Cameroon - forests.jpg
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Location Cameroon, West Africa
  • News Farming support to communities living near wildlife reserve in Cameroon lowers rates of hunting, news.mongabay.com (Dec 19, 2023)
  • News The Ancient ‘Wonder Material’ Sucking CO2 Out of the Atmosphere, reasonstobecheerful.world (May 22, 2023)

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Networks and sustainability initiatives[edit | edit source]

Food activism[edit | edit source]

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Connecting Vision and Tradition in Bafut
Authors: Better World Cameroon, Dec 8, 2014

Social inclusion[edit | edit source]

Sustain Cameroon on facebook

News and comment[edit | edit source]

2021

'A quiet conservation success story, the likes of which aren't told enough', Feb 26, 2021[1]

2017

Better World Cameroon: Permaculture—The African Way, Mar 23[2]

2015

Sustainable farming reaping benefits for women in Cameroon, August 17[3]

'Permaculture the African Way' in Cameroon's Only Eco-Village, August 2[4]

About Cameroon[edit | edit source]

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Cameroon, officially the Republic of Cameroon, is a country in Central Africa. It shares boundaries with Nigeria to the west and north, Chad to the northeast, the Central African Republic to the east, and Equatorial Guinea, Gabon and the Republic of the Congo to the south. Its coastline lies on the Bight of Biafra, part of the Gulf of Guinea and the Atlantic Ocean. Due to its strategic position at the crossroads between West Africa and Central Africa, it has been categorized as being in both camps. Cameroon's population of nearly 31 million people speak 250 native languages, in addition to the national tongues of English and French, or both. Early inhabitants of the territory included the Sao civilisation around Lake Chad and the Baka hunter-gatherers in the southeastern rainforest. Portuguese explorers reached the coast in the 15th century and named the area Rio dos Camarões (Shrimp River), which became Cameroon in English. Fulani soldiers founded the Adamawa Emirate in the north in the 19th century, and various ethnic groups of the west and northwest established powerful chiefdoms and fondoms.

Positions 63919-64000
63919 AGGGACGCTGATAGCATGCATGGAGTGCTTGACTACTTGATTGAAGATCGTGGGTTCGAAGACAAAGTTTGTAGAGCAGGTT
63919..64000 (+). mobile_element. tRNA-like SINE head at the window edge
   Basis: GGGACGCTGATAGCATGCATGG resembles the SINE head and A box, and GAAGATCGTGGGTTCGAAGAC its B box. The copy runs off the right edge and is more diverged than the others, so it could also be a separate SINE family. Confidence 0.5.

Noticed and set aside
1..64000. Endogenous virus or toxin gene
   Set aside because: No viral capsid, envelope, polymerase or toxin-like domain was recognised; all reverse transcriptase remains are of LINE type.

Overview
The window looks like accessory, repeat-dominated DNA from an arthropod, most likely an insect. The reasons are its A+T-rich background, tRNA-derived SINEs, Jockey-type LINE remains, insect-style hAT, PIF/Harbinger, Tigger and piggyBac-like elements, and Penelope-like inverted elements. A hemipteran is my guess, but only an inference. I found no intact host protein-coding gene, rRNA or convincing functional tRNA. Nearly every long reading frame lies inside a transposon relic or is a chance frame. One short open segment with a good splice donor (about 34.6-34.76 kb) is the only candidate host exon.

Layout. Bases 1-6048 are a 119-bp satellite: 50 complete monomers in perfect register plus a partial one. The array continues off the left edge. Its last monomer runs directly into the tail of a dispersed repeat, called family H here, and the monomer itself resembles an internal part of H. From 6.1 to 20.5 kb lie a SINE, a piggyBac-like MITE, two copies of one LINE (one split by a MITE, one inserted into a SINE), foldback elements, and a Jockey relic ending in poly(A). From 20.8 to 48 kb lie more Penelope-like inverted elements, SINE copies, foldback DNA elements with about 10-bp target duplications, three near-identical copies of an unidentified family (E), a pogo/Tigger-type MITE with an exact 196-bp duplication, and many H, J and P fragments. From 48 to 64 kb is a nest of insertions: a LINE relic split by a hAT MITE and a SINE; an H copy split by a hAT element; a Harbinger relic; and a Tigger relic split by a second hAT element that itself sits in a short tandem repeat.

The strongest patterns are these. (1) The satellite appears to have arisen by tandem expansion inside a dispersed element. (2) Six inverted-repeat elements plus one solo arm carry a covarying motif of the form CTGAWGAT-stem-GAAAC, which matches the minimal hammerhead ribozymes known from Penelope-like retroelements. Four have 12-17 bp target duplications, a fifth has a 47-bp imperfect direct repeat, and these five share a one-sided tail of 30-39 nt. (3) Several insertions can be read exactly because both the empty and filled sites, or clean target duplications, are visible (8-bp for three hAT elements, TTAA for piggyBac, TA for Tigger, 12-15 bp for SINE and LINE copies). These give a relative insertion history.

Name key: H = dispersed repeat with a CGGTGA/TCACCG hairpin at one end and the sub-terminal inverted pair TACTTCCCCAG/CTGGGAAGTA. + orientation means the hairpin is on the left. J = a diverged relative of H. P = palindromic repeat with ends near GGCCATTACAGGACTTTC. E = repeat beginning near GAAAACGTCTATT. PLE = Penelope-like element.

Cameroon became a German colony in 1884 known as Kamerun. After World War I, it was divided between France and the United Kingdom as League of Nations mandates. The Union des Populations du Cameroun (UPC) political party advocated independence but was outlawed by France in the 1950s, leading to the national liberation insurgency fought between French and UPC militant forces until early 1971. In 1960, the French-administered part of Cameroon became independent, as the Republic of Cameroun, under President Ahmadou Ahidjo. The southern part of British Cameroons federated with it in 1961 to form the Federal Republic of Cameroon. The federation was abandoned in 1972. The country was renamed the United Republic of Cameroon in 1972 and back to the Republic of Cameroon in 1984 by a presidential decree by president Paul Biya. Biya, the incumbent president, has led the country since 1982 following Ahidjo's resignation; he previously held office as prime minister from 1975 onward. Cameroon is governed as a unitary presidential republic.

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References[edit | edit source]

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Authors Ethan, Phil Green
License CC-BY-SA-3.0
Language English (en)
Related 0 subpages, 2 pages link here
Aliases Cameroon
Impact 577 page views
Created August 26, 2015 by Ethan
Modified January 14, 2024 by Phil Green
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